- Animal Waste Management/Non-Point Source Pollution Control Grants
Grant funding is not available at this time.
- NJDA Animal Waste Management Rules
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- Frequently Asked Questions
Why did the NJDA develop these rules? The New Jersey Department of Agriculture (NJDA) has been authorized by the Legislature to develop criteria and standards for animal waste management through the Leaf Composting Law of 1989 and the Aquaculture Development Act of 1997. The NJDA is developing these rules to fulfill its legislative mandate and to proactively address non-point source pollution that may emanate from agricultural animal operations.
Which animal farms are affected by these rules? All farms, as defined in the rules, will have to follow the General Requirements of the rules. Operations with 8 or more Animal Units (AU) [1 AU= 1000 pounds of live animal weight] or those receiving or applying 142 or more tons of animal waste per year will be required to develop and implement a self-certified Animal Waste Management Plan. Operations with Animal Densities (ADs) greater than 1 AU per acre will be required to develop and implement a high-density Animal Waste Management Plan and have it reviewed to ensure conformance with the New Jersey Field Office Technical Guide (NJ-FOTG). Operations with 300 or more AUs, regardless of animal densities, will need to develop and implement a Comprehensive Nutrient Management Plan (CNMP) and be certified by the NJDA. Operations with 1 to 7 AUs or those receiving or applying less than 142 tons of animal waste per year, are encouraged, but not required to develop a self-certified Animal Waste Management Plan.
What must an operator do to comply with these rules? All farms, as defined in the rules, are required to implement the General Requirements of the rules within 12 months of the effective date of these rules. Operations with 8 to 299 AUs or those receiving or applying 142 or more tons of animal waste per year are required to develop a self-certified or high-density Animal Waste Management Plan within 18 months of the effective date of these rules. The plans must be completely implemented within 36 months of the effective date of these rules. Operations with 300 or more AUs are required to have a CNMP developed and completely implemented within 36 months of the effective date of these rules and must receive certification from the NJDA.
What are the General Requirements of the rules? There are 5 General Requirements: 1) No agricultural animal operation shall allow animals in confined areas to have access to waters of the State unless such access is controlled in accordance with the NJDA BMP Manual. 2) Manure storage areas shall be located at least 100 linear feet from surface waters of the state. 3) The land application of animal waste shall be performed in accordance with the principles of the NJDA BMP Manual. 4) No livestock that have died from a reportable contagious disease or an act of bio-terrorism (nor associated animal waste) shall be disposed of without first contacting the State Veterinarian. 5) Any person entering a farm to conduct official business related to these rules shall follow bio-security protocol.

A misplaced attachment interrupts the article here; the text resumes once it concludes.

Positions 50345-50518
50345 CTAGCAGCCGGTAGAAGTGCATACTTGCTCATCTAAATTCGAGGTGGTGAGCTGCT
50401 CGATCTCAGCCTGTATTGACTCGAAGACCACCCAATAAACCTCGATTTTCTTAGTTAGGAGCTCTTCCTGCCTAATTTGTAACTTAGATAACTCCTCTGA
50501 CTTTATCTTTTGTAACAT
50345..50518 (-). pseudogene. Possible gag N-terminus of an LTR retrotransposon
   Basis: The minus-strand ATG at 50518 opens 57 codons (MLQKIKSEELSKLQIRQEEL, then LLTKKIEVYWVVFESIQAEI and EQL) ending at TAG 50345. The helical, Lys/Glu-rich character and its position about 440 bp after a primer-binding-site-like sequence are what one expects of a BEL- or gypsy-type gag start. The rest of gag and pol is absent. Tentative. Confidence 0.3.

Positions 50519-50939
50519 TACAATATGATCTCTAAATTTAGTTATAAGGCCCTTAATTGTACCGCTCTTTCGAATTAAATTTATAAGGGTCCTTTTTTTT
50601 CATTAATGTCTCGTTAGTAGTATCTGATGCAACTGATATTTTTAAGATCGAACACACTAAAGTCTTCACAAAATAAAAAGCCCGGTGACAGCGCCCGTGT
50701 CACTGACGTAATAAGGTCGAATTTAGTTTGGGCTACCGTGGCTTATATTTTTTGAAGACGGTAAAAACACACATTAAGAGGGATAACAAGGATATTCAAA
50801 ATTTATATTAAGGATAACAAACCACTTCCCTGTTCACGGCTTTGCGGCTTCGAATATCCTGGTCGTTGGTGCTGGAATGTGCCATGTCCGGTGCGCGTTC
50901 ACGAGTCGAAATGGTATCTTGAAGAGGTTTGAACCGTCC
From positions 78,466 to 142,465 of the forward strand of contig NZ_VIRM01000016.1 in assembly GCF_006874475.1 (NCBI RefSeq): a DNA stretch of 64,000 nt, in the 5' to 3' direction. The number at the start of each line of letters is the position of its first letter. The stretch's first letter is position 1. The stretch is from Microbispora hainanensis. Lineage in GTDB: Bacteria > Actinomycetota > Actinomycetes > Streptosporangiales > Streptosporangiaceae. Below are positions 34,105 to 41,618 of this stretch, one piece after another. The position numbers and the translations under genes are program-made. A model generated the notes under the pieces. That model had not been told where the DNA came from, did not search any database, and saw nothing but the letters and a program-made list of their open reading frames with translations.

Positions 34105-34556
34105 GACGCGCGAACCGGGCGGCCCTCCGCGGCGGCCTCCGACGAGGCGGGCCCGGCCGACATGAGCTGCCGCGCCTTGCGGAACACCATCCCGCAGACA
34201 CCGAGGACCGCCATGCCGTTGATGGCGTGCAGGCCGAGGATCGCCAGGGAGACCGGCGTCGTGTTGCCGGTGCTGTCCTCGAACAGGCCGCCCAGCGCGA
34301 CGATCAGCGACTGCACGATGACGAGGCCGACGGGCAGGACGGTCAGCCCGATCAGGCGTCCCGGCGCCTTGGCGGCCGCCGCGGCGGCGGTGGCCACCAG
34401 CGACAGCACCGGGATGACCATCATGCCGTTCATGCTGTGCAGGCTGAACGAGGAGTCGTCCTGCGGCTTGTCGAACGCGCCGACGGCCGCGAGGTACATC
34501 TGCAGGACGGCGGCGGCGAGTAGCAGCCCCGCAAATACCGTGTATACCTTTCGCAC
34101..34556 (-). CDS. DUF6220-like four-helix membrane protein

How does an operator develop a self-certified or high-density plan? The NJDA BMP Manual will contain a template for both types of Animal Waste Management Plans. The plan may be developed by the owner/operator or in consultation with an NJDA, NRCS or Rutgers Cooperative Extension (RCE) staff person. The self-certified and high-density plan template and the NJDA BMP Manual will also be available in electronic format.
What if the operation already has a CNMP? If the CNMP was developed and approved after October 1, 2001, implementation of such plan shall deem the operation in compliance. However, the CNMP must be reviewed annually and updated if the number of AUs increases by 25 percent or more.
Is there any financial assistance available for plan development and implementation? It is anticipated that there will be little to no cost associated with plan development. Plan implementation costs will vary depending on the size of the operation and complexity of the plan. The more extensive plans may qualify for cost-share assistance that is available through state and federal conservation programs.